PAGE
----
2. Use the percentage-of-sales method to project cost of goods sold (CGS) and the expense items in the income statement. For example, if CGS is 70 percent of sales in the prior year (as it is in Table 8-6), then use that same percentage to calculate CGS in the future year— unless there is a reason to use a different percentage. Items such as interest, dividends, and taxes must be treated independently and cannot be forecasted using the percentage-of-sales method.
  1. Calculate the projected net income.
  2. Subtract from the net income any dividends to be paid for that year. This remaining net income is retained earnings (RE). Bring this retained earnings amount for that year (NI – DIV = RE) over to the balance sheet by adding it to the prior year’s RE shown on the balance sheet. In other words, every year, a firm adds its RE for that particular year (from the income statement) to its historical RE total on the balance sheet. Therefore, the RE amount on the balance sheet is a cumulative number rather than money available for strategy implementation. Note that retained earnings is the first projected balance sheet item to be entered. As a result of this accounting procedure in developing projected financial statements, the RE amount on the balance sheet is usually a large number. However, it also can be a low or even negative number if the firm has been incurring losses. The only way for RE to decrease from one year to the next on the balance sheet is (1) if the firm incurred an earnings loss that year or (2) the firm had positive net income for the year but paid out dividends more than the net income. Be mindful that RE is the key link between a projected income statement and balance sheet, so be careful to make this calculation correctly.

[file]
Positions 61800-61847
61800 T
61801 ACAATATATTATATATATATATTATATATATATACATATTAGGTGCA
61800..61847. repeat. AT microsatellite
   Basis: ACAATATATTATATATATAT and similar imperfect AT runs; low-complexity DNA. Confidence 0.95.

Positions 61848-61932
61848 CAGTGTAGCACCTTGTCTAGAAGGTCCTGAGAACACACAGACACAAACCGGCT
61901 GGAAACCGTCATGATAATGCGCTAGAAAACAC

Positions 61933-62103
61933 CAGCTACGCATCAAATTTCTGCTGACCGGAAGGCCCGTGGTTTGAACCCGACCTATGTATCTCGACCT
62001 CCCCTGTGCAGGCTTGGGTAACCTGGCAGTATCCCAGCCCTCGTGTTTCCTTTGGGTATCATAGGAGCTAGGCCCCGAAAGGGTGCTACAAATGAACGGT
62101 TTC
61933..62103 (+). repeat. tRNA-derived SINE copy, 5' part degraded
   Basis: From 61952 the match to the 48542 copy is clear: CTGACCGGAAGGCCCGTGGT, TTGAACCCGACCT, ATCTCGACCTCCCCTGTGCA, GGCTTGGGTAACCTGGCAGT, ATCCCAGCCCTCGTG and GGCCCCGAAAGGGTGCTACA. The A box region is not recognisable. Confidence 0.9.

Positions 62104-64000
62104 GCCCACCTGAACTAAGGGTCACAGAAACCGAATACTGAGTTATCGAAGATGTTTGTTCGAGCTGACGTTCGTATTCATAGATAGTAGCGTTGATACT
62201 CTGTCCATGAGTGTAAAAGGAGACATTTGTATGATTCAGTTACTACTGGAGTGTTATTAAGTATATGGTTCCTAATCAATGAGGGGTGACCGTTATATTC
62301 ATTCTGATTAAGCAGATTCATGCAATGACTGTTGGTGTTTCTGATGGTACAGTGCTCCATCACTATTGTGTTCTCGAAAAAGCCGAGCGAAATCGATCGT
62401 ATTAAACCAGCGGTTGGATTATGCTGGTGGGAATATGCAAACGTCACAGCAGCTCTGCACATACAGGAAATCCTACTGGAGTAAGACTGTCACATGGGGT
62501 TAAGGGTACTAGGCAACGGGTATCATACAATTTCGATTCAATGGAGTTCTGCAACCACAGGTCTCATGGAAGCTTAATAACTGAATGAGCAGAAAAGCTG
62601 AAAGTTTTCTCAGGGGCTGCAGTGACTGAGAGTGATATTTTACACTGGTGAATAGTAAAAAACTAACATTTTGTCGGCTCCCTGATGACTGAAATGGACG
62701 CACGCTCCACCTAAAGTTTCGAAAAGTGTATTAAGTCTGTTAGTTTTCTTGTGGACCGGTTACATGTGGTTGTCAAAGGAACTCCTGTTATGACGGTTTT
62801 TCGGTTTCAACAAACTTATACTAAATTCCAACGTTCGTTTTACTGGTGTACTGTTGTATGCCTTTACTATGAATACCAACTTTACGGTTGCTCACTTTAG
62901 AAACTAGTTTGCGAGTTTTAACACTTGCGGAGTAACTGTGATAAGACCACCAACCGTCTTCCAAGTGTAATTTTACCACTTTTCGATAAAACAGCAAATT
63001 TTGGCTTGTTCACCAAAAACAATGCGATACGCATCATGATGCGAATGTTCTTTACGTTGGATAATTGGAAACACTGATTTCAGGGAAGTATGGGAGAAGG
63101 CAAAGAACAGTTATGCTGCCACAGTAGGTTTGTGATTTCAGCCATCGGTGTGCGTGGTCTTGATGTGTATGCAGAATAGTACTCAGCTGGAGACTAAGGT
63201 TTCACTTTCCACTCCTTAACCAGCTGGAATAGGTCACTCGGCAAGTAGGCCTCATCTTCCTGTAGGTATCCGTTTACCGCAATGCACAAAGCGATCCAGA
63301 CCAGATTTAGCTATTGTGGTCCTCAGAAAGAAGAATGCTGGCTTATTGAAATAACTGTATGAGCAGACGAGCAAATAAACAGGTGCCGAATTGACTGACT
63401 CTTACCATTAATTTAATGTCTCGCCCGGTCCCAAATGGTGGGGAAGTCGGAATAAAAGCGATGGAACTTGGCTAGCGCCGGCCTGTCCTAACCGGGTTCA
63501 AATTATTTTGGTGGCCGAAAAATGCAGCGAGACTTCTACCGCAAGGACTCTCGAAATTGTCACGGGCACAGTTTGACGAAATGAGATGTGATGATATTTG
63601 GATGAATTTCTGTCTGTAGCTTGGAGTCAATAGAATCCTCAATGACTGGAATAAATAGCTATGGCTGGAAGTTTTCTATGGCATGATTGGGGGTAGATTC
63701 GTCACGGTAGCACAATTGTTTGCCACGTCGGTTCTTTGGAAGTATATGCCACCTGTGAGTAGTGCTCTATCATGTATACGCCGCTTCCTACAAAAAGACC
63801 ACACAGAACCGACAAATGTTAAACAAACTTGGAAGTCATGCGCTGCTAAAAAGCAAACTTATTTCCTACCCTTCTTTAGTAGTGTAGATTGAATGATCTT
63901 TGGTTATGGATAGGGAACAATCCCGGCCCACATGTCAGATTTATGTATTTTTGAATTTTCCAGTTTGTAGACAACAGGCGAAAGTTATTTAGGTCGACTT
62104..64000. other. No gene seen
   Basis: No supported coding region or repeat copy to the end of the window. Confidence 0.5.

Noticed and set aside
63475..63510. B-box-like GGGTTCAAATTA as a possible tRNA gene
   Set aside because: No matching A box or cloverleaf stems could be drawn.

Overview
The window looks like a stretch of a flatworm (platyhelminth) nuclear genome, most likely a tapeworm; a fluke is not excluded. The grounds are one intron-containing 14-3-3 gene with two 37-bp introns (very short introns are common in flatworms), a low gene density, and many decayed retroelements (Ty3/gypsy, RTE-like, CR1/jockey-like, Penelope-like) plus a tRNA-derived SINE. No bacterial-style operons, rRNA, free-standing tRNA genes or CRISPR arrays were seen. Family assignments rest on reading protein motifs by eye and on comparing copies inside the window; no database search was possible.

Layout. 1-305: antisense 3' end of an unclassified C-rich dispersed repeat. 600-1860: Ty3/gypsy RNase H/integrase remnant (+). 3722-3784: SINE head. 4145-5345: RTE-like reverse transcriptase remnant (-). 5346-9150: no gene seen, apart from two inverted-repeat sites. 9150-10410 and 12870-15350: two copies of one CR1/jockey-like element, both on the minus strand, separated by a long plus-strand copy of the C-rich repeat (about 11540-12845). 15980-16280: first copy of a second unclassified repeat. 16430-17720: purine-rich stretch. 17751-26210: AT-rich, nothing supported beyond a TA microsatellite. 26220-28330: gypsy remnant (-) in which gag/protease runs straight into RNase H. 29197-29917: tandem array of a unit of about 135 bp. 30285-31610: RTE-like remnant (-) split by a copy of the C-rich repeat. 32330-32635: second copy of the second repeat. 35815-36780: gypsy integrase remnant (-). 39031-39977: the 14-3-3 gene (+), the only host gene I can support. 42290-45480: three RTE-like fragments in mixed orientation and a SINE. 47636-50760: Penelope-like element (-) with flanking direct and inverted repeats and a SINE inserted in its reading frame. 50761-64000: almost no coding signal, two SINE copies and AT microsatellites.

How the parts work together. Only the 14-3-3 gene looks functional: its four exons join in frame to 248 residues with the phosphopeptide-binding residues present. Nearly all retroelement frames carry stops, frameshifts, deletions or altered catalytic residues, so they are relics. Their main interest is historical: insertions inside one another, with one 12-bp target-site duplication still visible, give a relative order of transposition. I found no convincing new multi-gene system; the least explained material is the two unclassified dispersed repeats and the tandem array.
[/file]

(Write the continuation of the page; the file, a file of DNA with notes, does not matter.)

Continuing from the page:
1. Project the balance sheet items, beginning with retained earnings and then forecasting shareholders’ equity, long-term liabilities, current liabilities, total liabilities, total assets, fixed assets, and current assets (in that order), working from the bottom to the top of the balance sheet.